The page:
August 17, 2017

Chocolate

chocolate

Celebrating the Human Family

Chocolate is important to us. Our founding Executive Director, Marianne Lawless would call for someone to “break out the chocolate!” when faced with a challenge. All challenges can be faced when one has taken care of themselves. And chocolate does that for many of us…helps us take care of our inner self.

But chocolate is important for other reasons as well.

The History of Chocolate*

The tasty secret of the cacao (kah KOW) tree was discovered 2,000 years ago in the tropical rainforests of the Americas. The pods of this tree contain seeds that can be processed into chocolate.

The story of how chocolate grew from a local Mesoamerican beverage into a global sweet encompasses many cultures and continents.

The first people known to have made chocolate were the ancient cultures of Mexico and Central America. These people, including the Maya and Aztec, mixed ground cacao seeds with various seasonings to make a spicy, frothy drink.

Christopher Columbus first brought chocolate to Europe, except he didn’t know what it was. Cocoa beans were presented to him by an Aztec chieftain in 1502. Columbus discovered the beans were used to make a strong native beverage and as a medium of monetary exchange by the Aztecs. Since Columbus didn’t know what to do with the beans, chocolate remained a Central American specialty until the time of Cortes.

In 1519, Cortes and his 600 soldiers undertook the conquest of Mexico. To his amazement he was welcomed by the Aztec emperor and his subjects, who believed Cortes to be the reincarnation of Quetzalcoatl. It didn’t take long to show the Aztecs they had made a mistake. But not before the emperor had heaped riches upon the Spanish in the form of cacao-tree plantations.

During the time of Cortes the beans of the cacao tree were still used for currency by the Aztecs. One hundred beans could buy a slave and twelve a rabbit. Cortes exchanged his beans for gold, to which the natives were indifferent. And because there was not any Spanish wine available, Cortes’ men learned to drink the local beverage made from cacao or cocoa.

Later, the Spanish conquistadors brought the seeds back home to Spain, where new recipes were created. Eventually, and the drink’s popularity spread throughout Europe. Since then, new technologies and innovations have changed the texture and taste of chocolate, but it still remains one of the world’s favorite flavors.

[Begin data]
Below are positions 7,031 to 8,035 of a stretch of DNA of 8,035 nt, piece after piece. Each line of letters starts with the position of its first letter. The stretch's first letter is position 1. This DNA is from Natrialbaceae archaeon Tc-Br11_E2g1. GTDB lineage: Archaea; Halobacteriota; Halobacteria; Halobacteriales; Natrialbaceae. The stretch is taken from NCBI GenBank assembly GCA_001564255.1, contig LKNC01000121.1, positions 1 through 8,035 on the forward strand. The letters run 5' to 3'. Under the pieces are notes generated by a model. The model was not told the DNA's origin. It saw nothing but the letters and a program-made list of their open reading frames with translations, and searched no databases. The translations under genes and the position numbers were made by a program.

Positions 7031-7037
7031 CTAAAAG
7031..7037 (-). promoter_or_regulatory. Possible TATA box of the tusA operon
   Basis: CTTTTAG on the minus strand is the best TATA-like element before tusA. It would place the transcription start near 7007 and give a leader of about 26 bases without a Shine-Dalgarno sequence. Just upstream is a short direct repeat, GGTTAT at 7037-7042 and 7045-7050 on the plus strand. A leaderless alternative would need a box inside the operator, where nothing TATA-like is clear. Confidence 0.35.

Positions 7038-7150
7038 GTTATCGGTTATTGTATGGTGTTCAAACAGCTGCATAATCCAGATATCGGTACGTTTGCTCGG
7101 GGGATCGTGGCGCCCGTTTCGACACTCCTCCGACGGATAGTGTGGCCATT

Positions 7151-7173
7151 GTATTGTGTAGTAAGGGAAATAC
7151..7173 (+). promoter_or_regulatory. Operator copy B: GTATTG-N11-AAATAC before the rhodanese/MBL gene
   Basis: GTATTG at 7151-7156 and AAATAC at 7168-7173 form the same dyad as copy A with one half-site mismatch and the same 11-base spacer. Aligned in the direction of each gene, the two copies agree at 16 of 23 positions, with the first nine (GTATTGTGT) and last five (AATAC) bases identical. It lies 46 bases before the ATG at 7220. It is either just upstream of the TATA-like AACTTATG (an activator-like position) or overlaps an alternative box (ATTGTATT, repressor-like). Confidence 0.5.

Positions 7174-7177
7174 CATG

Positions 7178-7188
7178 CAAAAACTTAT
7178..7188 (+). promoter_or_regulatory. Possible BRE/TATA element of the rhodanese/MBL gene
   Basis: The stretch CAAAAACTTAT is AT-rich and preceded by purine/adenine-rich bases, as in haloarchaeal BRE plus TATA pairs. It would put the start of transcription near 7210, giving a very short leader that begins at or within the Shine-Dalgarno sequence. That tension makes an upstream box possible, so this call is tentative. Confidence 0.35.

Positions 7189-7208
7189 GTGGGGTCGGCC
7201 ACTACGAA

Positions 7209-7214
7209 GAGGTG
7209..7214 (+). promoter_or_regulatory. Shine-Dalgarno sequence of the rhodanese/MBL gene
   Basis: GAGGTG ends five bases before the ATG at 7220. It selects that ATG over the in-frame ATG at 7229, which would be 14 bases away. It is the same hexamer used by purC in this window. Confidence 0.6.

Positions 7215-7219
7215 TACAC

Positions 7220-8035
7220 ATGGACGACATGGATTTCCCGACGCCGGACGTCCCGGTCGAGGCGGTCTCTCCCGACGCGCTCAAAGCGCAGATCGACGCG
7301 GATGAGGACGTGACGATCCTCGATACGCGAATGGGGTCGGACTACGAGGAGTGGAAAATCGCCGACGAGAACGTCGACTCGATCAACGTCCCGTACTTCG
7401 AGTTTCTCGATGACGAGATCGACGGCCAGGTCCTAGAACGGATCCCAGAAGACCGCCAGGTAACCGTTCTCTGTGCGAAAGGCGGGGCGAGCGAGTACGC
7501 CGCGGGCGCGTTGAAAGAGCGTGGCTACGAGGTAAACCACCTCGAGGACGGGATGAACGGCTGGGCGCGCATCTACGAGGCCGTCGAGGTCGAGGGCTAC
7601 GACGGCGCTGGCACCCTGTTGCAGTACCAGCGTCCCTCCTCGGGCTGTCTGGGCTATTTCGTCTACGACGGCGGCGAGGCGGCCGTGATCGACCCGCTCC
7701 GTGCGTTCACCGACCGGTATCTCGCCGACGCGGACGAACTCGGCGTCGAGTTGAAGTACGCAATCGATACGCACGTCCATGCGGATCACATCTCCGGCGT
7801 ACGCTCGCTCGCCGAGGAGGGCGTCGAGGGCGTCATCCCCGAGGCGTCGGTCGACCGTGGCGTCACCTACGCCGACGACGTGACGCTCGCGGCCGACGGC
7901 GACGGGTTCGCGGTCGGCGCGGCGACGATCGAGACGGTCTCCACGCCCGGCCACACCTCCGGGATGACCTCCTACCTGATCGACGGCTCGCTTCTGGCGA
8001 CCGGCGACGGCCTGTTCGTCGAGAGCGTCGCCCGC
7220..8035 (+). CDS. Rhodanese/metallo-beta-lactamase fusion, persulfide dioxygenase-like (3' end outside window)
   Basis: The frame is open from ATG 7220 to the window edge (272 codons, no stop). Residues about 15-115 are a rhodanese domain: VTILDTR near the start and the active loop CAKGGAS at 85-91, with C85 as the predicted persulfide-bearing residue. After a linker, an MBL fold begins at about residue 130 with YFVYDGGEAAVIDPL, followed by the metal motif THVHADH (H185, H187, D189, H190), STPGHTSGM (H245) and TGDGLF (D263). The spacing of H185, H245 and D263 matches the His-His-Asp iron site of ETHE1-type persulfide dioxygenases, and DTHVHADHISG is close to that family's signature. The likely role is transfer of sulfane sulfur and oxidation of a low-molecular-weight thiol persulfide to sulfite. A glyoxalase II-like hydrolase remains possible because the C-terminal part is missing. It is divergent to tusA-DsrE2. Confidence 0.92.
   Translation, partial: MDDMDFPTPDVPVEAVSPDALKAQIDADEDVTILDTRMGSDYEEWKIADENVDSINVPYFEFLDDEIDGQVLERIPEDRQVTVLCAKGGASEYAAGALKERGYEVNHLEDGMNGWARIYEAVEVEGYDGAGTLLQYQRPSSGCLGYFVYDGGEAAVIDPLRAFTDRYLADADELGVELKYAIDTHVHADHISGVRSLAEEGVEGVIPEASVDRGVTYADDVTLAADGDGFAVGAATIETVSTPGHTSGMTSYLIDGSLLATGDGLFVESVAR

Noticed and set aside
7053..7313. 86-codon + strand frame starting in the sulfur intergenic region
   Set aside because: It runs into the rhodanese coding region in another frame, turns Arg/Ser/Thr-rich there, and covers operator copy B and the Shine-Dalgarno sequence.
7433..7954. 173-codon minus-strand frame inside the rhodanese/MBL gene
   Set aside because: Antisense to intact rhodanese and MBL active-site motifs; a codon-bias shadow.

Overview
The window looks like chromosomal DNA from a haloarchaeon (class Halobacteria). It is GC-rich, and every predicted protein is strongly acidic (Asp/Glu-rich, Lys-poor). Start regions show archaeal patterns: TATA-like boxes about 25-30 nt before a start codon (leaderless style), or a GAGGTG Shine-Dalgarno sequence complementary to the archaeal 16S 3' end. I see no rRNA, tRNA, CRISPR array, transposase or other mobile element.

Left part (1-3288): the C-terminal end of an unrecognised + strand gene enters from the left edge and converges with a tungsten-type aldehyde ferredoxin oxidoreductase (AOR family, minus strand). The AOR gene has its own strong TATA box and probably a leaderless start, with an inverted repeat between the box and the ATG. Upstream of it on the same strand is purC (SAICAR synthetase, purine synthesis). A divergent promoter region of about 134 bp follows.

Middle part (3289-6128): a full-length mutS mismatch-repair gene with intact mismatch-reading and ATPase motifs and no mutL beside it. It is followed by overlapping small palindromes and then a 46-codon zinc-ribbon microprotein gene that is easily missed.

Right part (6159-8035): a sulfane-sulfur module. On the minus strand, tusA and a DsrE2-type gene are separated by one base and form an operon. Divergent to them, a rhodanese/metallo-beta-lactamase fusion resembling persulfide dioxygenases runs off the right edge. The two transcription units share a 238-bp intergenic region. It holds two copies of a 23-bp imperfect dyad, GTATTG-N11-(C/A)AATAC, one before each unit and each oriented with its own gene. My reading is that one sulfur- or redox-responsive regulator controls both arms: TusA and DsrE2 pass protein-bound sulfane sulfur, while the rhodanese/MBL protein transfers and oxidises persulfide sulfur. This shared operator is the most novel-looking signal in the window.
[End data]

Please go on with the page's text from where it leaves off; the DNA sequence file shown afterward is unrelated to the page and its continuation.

In Spain chocolate became popular — so much so that the government taxed it heavily, keeping chocolate a beverage of the privileged classes. Over time, chocolate spread to France, Italy, Germany, Switzerland and England.

It was not until about 1755 that chocolate made its way to North America, at that time still a British colony. Americans have since caught up and are now among the world’s largest consumers of chocolate.

The military introduced many people to chocolate. Surprisingly, the armed forces helped spread the love of chocolate worldwide. The trend first began in the late 19th century, when Queen Victoria got her soldiers hooked on chocolate by sending them gifts of this nourishing and delicious candy for Christmas.

But the popularity of candy bars really skyrocketed after World War I, when chocolate was part of every United State’s soldier’s rations. By 1930, there were nearly 40,000 different kinds of chocolate.

Although it’s now more affordable, not everyone chooses to eat chocolate. Many Asian cultures have never really developed a taste for the sweet. In fact, the Chinese eat only one bar of chocolate for every 1,000 consumed by the British.

And in countries like Ghana and Ivory Coast, people rarely eat chocolate because it is worth more to them as a trade product than as a food.

Chocolate is still associated with many religious holidays. Chocolate still plays a part in festive celebrations that are associated with many religious holidays. Most of us expect to eat chocolate in some form near events like Hanukkah, Christmas, and Easter.

In Mexico in particular, chocolate is used to make offerings during the Day of the Dead festival, a time for remembering loved ones who have died.

The production of chocolate is tied to the struggle worldwide of workers to be recognized for their worth and their right to live a decent life.

And don’t forget, in addition to the socio-economic aspects of ‘chocolate’. Chocolate does contain caffeine and other stimulants.

*Taken from: The History of Chocolate, Whetstone Chocolates, St. Augustine Fl. And All About Chocolate, The Field Museum